Disney Executive Geoff Morrell is out in less than four months

Disney parted ways with its most senior communications and government chief on Friday after a two-month tumultuous period in which Disney became a political sack, especially for Florida Gov. Ron DeSantis.

Geoff Morrell, who came to Disney in January as chief corporate affairs officer, will leave his job immediately, the company said.

Mr. Morrell had been candid about a need to “modernize” Disney’s approach to communication, even though his predecessor, Zenia Mucha, operated what was widely considered a best-in-class operation. Most of his time at Disney, however, was occupied by a PR nightmare that began in early March when Disney refused to take a public stand on Florida school laws that, among other things, restrict classroom discussions about sexual orientation and gender identity. The company is the state’s largest private employer.

With Disney employees openly revolting over the company’s public silence, Bob Chapek, Disney’s CEO, then aggressively condemned the bill – only to find himself in the crosshairs of Fox News hosts and Mr. DeSantis.

Last week, Mr. DeSantis and other Republican lawmakers in Florida passed a 1967 law that allowed Walt Disney World to act as its own quasi-government.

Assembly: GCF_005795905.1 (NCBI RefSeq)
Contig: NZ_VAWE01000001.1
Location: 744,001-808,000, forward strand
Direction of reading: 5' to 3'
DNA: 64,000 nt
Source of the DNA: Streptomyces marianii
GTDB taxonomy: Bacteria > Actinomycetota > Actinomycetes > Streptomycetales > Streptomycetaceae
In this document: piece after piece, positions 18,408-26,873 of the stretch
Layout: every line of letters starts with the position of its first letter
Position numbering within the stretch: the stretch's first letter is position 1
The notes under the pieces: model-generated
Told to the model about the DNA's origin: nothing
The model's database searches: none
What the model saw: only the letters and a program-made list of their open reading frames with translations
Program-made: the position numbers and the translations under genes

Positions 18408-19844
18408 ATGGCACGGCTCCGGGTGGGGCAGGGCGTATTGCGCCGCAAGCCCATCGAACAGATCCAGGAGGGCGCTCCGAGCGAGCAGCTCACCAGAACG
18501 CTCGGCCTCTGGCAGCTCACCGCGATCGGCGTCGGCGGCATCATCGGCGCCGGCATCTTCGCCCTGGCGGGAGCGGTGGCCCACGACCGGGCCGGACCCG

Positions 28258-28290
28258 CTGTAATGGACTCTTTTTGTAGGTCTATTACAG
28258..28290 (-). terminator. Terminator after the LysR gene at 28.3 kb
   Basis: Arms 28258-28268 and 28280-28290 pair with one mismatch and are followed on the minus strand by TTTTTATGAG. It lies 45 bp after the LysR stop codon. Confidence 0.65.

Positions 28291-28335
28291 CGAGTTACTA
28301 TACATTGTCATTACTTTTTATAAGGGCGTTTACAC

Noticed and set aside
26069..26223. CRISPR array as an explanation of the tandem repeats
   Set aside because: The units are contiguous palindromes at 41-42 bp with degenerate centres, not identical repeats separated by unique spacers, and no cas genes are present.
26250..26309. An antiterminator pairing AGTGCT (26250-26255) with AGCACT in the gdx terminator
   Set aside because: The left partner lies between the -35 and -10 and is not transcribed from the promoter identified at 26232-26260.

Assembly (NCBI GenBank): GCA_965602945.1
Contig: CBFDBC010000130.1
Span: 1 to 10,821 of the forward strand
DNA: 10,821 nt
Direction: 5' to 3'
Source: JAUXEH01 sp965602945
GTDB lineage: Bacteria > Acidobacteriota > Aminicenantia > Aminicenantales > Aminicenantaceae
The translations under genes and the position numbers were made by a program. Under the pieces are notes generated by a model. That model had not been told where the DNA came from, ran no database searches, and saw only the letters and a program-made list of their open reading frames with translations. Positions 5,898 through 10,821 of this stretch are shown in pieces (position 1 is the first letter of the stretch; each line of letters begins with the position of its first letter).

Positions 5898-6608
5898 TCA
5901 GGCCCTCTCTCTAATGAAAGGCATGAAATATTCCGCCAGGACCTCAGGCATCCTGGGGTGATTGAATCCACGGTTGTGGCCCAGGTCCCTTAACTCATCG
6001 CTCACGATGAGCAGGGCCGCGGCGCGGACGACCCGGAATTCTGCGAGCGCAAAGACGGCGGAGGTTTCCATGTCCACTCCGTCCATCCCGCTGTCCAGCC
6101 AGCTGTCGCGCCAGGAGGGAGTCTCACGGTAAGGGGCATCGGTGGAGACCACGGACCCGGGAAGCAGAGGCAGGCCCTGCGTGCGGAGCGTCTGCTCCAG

“Fortunately, the strength and experience of our existing management team – including relatively new all-star hires – means there is no shortage of talent to guide our reputation-driving functions,” said Mr. Chapek in an email to senior Disney executives Friday. concerning Mr Morrell’s resignation.

Mr. Morrell previously held a similar job at BP, the fossil fuel giant, and served as Pentagon’s press secretary during the Iraq war. “After three months in this new role, it has become clear to me that for a number of reasons it is not the right thing to do,” said Mr. Morrell in a note to his Disney staff. “I have decided to leave the company to pursue other options.” He declined to comment further.

Mr. Morrell’s position at Disney was new. It combined several global functions – communications, public policy, government relations, corporate social responsibility and environmental issues – that had been shared between Disney departments. Mr. Chapek said in his email that he would not replace Mr. Morrell, but rather return to the old structure. Most notably, Kristina Schake will be Disney’s top communications chief. She was hired this month by Mr. Morrell and will now report directly to Mr. Chapek. Ms. Schake’s CV includes leadership positions on Instagram and on Democratic political campaigns and service in the Obama and Biden administrations.

“Kristina has a strategic approach and collaborative style, as well as relentless optimism and a strong appreciation for our brand and its place in the world,” said Mr. Chapek. “These qualities will be invaluable as she works to protect and enhance our reputation.”

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